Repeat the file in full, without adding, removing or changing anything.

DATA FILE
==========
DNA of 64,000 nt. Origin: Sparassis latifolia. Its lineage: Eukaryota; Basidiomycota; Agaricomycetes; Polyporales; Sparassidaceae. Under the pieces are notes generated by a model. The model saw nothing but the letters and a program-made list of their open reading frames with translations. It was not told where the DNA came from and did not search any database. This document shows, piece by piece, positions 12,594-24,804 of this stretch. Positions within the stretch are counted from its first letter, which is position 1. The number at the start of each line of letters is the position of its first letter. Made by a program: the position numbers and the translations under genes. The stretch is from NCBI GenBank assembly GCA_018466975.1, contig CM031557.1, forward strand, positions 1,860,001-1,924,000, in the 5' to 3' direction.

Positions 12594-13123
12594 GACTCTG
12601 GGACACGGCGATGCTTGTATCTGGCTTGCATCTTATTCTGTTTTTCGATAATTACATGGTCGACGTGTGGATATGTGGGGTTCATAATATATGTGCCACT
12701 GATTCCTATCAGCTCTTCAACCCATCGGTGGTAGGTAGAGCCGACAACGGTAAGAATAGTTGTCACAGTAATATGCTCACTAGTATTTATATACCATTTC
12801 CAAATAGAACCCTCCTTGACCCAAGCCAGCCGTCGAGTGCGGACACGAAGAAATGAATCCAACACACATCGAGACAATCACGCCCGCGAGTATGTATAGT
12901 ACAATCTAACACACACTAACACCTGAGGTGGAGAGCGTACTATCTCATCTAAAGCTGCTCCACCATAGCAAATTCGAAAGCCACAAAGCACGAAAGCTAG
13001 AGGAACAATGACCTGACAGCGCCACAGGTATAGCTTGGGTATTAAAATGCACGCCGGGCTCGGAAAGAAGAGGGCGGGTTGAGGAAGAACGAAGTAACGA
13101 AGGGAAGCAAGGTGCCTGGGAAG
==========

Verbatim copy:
DNA of 64,000 nt. Origin: Sparassis latifolia. Its lineage: Eukaryota; Basidiomycota; Agaricomycetes; Polyporales; Sparassidaceae. Under the pieces are notes generated by a model. The model saw nothing but the letters and a program-made list of their open reading frames with translations. It was not told where the DNA came from and did not search any database. This document shows, piece by piece, positions 12,594-24,804 of this stretch. Positions within the stretch are counted from its first letter, which is position 1. The number at the start of each line of letters is the position of its first letter. Made by a program: the position numbers and the translations under genes. The stretch is from NCBI GenBank assembly GCA_018466975.1, contig CM031557.1, forward strand, positions 1,860,001-1,924,000, in the 5' to 3' direction.

Positions 12594-13123
12594 GACTCTG
12601 GGACACGGCGATGCTTGTATCTGGCTTGCATCTTATTCTGTTTTTCGATAATTACATGGTCGACGTGTGGATATGTGGGGTTCATAATATATGTGCCACT
12701 GATTCCTATCAGCTCTTCAACCCATCGGTGGTAGGTAGAGCCGACAACGGTAAGAATAGTTGTCACAGTAATATGCTCACTAGTATTTATATACCATTTC
12801 CAAATAGAACCCTCCTTGACCCAAGCCAGCCGTCGAGTGCGGACACGAAGAAATGAATCCAACACACATCGAGACAATCACGCCCGCGAGTATGTATAGT
12901 ACAATCTAACACACACTAACACCTGAGGTGGAGAGCGTACTATCTCATCTAAAGCTGCTCCACCATAGCAAATTCGAAAGCCACAAAGCACGAAAGCTAG
13001 AGGAACAATGACCTGACAGCGCCACAGGTATAGCTTGGGTATTAAAATGCACGCCGGGCTCGGAAAGAAGAGGGCGGGTTGAGGAAGAACGAAGTAACGA
13101 AGGGAAGCAAGGTGCCTGGGAAG